Therefore, Nigerian automakers have to factor in the extra cost of catering for the power needs of their production facilities in the final price of the vehicles manufactured. The truth is, running a power generation plant that is sufficient enough to cover the electricity needs of a vehicle production facility is a very expensive venture. So, you would be more inclined to understand why these cars seem to cost more.
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Inadequate or non-existent technology support
Nigeria is way behind when it comes to providing the required technical support the auto industry needs to operate at the lowest possible cost. In China and other developed nations, the auto industry relies on other industries to supply them with their technical and technological needs. Firms that manufacture car body paints, high integrity vehicle frames, windscreens, electronic components, and the list goes on are readily available there but this is not the case in Nigeria.
The implication of this is that these Nigerian auto companies have to import these parts from foreign countries at extremely high costs. Innoson, for example, imports the transmission and engine used in their cars from Japan, China, and even Germany.
CNHTC truck assembly plant in Kano
To transact these cross-border trades requires the use of the dollar which is the internationally accepted currency of trade. Unfortunately, the exchange rate of the Naira to the dollar is making sure these transactions are just too costly. At the moment, the exchange rate of the Naira to the dollar stands at about ₦400/$1 official rate while the black market goes as high as ₦450 - ₦500. To compound the issue, the banks do not always have sufficient dollars to meet the needs of the public, so most companies rely on the black market at extra cost.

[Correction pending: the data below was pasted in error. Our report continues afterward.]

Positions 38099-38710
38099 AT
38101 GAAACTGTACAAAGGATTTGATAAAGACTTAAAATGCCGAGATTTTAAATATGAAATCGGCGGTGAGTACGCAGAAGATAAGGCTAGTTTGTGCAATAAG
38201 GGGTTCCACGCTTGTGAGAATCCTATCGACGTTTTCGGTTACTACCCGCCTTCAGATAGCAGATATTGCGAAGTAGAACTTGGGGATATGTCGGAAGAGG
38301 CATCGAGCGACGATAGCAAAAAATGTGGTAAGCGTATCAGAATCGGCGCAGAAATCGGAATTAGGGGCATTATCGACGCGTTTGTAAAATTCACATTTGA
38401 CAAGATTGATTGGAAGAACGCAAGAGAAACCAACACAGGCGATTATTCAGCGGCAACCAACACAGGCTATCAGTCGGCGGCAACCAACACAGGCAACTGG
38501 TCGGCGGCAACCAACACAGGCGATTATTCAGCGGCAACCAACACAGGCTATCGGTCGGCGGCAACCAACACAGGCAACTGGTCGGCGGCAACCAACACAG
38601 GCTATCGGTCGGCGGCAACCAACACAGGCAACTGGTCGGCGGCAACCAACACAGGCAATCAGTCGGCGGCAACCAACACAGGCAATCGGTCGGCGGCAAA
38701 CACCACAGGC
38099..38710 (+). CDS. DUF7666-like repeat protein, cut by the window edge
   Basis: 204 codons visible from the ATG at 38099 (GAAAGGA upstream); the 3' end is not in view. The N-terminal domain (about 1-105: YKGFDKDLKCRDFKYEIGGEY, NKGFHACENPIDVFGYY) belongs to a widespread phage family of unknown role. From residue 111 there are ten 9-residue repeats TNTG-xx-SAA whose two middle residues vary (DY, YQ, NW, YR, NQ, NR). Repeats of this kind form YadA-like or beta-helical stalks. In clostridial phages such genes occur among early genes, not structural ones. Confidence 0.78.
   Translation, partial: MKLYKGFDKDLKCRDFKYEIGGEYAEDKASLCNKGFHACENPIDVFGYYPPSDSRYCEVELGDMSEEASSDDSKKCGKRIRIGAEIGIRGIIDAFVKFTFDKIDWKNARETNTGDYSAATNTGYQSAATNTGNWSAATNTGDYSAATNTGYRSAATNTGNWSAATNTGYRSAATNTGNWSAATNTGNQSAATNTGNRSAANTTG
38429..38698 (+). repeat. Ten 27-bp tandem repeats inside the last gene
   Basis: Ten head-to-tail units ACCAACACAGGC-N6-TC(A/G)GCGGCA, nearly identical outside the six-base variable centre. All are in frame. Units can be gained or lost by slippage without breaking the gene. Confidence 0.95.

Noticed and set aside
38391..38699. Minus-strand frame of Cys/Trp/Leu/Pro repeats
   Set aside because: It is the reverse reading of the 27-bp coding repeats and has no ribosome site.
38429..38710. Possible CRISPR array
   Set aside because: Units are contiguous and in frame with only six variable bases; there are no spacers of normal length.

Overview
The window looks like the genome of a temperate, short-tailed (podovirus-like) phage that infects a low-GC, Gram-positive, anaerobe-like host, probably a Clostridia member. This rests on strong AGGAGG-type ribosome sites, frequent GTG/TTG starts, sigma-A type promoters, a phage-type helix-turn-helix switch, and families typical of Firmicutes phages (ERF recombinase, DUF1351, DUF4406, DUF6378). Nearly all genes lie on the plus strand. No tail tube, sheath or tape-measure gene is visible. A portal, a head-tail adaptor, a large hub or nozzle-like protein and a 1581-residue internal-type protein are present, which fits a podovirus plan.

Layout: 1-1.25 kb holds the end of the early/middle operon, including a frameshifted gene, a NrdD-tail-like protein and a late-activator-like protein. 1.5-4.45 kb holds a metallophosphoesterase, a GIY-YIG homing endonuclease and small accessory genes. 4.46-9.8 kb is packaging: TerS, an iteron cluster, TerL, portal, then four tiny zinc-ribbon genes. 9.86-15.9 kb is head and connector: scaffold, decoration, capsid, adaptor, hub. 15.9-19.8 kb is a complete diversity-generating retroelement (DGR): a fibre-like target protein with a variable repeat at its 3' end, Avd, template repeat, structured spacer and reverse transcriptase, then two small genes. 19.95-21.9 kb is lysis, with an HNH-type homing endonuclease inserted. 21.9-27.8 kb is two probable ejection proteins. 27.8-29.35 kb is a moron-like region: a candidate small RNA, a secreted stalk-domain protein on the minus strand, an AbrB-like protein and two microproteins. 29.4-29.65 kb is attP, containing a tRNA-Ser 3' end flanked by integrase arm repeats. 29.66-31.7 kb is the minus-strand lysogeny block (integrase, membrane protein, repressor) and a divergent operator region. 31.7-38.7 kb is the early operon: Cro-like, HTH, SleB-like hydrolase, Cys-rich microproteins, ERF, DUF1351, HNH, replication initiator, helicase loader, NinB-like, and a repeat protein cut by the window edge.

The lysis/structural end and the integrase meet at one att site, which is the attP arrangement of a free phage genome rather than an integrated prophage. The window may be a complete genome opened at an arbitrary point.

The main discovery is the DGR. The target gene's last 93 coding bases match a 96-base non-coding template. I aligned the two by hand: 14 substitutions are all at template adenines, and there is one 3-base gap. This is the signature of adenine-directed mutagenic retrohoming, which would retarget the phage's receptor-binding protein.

With this in mind, the prices of the fully assembled cars will be a direct reflection of the total cost of producing them. So the next time you see an Innoson car cost more than that from foreign brands, you will better understand why this is so.
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After going through the analytical journey with us, you are better enlightened on why Nigerian made cars are more expensive than their foreign-built counterparts. Even cars assembled by big auto multinationals (Nissan which assembles the Nissan Almera, Peugeot which assembles the Peugeot 301, Kia which assembles Kia Optima, and Kia Rio, finally Hyundai which assembles the Grand i10) cost relatively more when compared to those assembled abroad.
Thus, it is a lot more expensive and difficult to build and assemble cars in Nigeria? So, if these firms must survive and grow, then we must begin to patronize them. On the other hand, our hope is that Innoson Vehicles and other brands will endeavour to deliver products that match the international quality and are worth the money so, that we won't have to feel cheated every time we try to be patriotic.